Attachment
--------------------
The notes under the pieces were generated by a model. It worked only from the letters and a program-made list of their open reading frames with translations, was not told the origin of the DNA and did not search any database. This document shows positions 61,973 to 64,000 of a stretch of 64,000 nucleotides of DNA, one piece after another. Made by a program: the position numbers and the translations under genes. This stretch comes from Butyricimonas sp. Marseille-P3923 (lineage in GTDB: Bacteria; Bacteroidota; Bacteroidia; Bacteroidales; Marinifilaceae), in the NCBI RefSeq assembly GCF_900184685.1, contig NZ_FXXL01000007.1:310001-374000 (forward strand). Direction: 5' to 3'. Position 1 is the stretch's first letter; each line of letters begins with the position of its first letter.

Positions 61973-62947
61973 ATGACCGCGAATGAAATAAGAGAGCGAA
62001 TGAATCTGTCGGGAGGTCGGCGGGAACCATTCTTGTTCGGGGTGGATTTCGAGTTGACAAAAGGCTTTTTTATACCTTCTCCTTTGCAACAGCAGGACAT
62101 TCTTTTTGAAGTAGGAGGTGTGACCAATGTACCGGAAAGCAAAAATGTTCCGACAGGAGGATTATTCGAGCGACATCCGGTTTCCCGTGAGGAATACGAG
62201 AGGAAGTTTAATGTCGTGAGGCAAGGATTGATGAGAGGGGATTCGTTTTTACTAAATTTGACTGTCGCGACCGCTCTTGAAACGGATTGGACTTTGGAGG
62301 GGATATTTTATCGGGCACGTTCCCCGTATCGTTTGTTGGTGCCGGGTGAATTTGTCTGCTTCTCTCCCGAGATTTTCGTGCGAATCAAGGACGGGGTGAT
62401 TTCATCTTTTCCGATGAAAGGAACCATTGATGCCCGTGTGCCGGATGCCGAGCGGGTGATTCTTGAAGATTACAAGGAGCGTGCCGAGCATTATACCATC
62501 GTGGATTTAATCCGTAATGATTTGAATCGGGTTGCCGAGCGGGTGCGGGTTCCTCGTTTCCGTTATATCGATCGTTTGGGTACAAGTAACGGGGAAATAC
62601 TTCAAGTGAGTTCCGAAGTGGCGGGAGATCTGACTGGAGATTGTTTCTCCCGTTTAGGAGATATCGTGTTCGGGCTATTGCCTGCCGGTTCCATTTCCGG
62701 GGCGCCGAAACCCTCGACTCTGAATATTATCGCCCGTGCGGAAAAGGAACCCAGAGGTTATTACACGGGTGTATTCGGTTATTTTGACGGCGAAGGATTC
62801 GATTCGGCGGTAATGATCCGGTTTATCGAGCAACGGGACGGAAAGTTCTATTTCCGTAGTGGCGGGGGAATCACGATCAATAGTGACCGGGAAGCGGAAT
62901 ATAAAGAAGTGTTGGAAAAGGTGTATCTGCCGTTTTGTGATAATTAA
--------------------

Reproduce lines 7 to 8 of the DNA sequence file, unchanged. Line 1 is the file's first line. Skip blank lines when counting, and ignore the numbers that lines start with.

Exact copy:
62301 GGATATTTTATCGGGCACGTTCCCCGTATCGTTTGTTGGTGCCGGGTGAATTTGTCTGCTTCTCTCCCGAGATTTTCGTGCGAATCAAGGACGGGGTGAT
62401 TTCATCTTTTCCGATGAAAGGAACCATTGATGCCCGTGTGCCGGATGCCGAGCGGGTGATTCTTGAAGATTACAAGGAGCGTGCCGAGCATTATACCATC